Residents of a San Francisco condo building that sailed through the city's planning process are now trying to prevent the approval of another apartment building next door, saying the new development would block their views, cast shadows on senior citizens, and threaten a historic gay bar.
At issue is developer 1525 Pine Street Dev LLC's proposal to build a 21-unit, 83-foot-tall mixed-use building with close to 3,000 square feet of commercial space in the city's Nob Hill neighborhood. The lot currently plays host to Grubstake, a longstanding gay bar that the developer is promising to incorporate into the new development.
Two of the proposed Pine Street development's units would be affordable studio apartments offered at below-market-rates to low-income renters.
The sponsors of the Pine Street project first applied for approval to build a 15-unit development in 2016. In October 2019, they submitted a revised application that made use of a state "density bonus" law which would allow them to build the 21 units they're now requesting.
Despite the inclusion of affordable units, and promises to preserve the Grubstake pub as an operating business, the Pine Street project has incensed residents of the adjacent Austin condo building, who argue that the height of the proposed Pine Street development would cast too many shadows, block views, and endanger the privacy of people next door.
The demolition of the original Grubstake building, they say, would also diminish the character of the Polk Gulch LGBTQ Historic District that covers the area.
In February, attorney David Cincotta, on behalf of several of these Austin residents, filed an appeal disputing a draft environmental report issued by the city's Planning Department which found that the project would have no adverse environmental impacts.
That appeal, as well as letters of opposition from individual neighbors, says further study of the project's possible impacts—including its effect on traffic volume, wind, shadow, and the neighborhood's historic character—are needed before the project can move forward.
The city's environmental report "must also consider the impact to frail seniors associated with the permanent loss of natural sunlight to windows at the Leland-Polk Senior Community," wrote one Austin resident in a letter to the city's Planning Commission. "Residents of this community rely on light from the north facing windows that will no longer be available due to the 1525 Pine Street Project."
"Grubstake has a lot of historic and LGTBQ significance which is at the core of why some of us bought homes in The Austin," wrote another project opponent. "I have reviewed the proposals for reusing some of the existing materials, but not having the restaurant there for [two] years changing its original shape as well as staff, will lose the frequent patronage that a lot of us were hoping to have as neighbors."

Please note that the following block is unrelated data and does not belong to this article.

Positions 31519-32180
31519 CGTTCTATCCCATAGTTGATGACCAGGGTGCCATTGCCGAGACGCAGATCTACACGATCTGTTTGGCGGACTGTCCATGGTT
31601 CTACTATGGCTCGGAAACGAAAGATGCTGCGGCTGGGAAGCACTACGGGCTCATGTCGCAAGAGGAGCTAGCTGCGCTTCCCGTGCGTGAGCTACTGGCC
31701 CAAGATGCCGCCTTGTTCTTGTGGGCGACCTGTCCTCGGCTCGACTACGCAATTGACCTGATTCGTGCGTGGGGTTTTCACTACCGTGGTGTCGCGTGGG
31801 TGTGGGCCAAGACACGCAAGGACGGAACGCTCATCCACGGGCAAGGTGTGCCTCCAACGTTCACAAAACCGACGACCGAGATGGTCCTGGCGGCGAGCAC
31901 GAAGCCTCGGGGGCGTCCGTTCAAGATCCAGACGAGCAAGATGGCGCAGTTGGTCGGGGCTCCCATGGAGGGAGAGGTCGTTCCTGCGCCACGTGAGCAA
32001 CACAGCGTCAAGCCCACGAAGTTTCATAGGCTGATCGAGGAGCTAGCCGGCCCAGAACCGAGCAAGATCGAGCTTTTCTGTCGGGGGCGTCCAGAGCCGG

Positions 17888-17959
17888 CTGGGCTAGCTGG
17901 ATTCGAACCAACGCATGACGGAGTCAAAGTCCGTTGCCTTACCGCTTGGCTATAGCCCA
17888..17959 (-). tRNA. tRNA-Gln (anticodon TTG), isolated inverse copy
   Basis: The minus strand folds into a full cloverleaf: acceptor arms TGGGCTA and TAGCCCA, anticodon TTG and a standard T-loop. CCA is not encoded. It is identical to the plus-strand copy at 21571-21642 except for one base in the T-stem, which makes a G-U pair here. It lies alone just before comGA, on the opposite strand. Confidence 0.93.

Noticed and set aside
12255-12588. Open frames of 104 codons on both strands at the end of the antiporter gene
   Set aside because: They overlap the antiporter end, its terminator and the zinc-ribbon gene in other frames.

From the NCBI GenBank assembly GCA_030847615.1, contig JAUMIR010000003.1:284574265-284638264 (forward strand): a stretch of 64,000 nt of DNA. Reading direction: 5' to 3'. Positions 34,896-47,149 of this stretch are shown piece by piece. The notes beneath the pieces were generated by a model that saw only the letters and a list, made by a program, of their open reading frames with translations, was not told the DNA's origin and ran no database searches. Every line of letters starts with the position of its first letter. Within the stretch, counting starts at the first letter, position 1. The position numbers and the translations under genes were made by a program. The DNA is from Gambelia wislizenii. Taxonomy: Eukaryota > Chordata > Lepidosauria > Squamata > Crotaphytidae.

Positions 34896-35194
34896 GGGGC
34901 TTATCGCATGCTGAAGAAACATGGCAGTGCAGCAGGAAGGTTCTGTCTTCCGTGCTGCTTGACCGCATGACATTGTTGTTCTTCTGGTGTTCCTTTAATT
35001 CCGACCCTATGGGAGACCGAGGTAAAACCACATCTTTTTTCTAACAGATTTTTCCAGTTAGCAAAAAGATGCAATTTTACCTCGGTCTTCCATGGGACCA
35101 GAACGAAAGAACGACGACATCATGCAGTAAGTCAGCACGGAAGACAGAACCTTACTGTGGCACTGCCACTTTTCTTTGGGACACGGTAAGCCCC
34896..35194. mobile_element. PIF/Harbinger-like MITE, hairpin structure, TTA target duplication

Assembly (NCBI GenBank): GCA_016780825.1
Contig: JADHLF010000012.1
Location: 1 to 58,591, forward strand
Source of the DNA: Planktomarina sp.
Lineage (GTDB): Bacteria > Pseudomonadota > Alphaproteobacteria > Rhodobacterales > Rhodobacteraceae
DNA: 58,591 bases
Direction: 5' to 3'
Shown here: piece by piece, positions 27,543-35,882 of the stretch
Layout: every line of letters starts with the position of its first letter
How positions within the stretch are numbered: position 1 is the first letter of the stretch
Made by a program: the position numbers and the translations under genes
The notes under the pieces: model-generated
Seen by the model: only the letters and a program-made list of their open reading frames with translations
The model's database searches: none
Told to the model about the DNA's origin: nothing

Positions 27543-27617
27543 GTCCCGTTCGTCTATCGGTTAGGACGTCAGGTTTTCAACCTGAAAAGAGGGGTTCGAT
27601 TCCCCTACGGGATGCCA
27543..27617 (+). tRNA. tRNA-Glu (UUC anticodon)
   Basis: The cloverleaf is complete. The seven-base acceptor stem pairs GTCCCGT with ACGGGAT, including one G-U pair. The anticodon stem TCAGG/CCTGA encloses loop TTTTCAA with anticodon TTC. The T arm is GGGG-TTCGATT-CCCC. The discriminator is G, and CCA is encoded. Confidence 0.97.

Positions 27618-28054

Last week, the city's Planning Commission—which controls the Planning Department—was supposed to vote on this appeal, but instead decided to delay considering it until early May.
The California Environmental Quality Act (CEQA) requires that projects like the proposed Pine Street development undergo environmental review before being approved by government agencies. Citizens are allowed to appeal environmental reviews if they think they were not thorough enough.
Should all those appeals fail, people are empowered under CEQA to sue to overturn the approval of a project.
The law is frequently used in San Francisco to delay or derail projects over some alleged environmental impact, whether that be the destruction of a "historic" laundromat or the excess shadow coverage of a nearby park.
One building that actually managed to avoid administrative appeals and lawsuits was the Austin, where most of the people objecting to the proposed project at 1525 Pine Street now live.
The Planning Department received no letters of opposition when that building—a 12-story tower that required the demolition of five buildings—was going through environmental review in the summer of 2014. The Planning Commission approved it unanimously in October of that year. It was ready to break ground by the end of 2015 and was completed in 2017.
Had nearby residents at the time engaged in the same kind of anti-development activism that some Austin residents are now, it's quite possible the building would still be a work in progress today. It might not even have been built at all.
Obviously, that would be bad for the current residents of the building. Yet those same residents appear eager to deny the next group of migrants to the neighborhood a home by gumming up the approval of the building next door.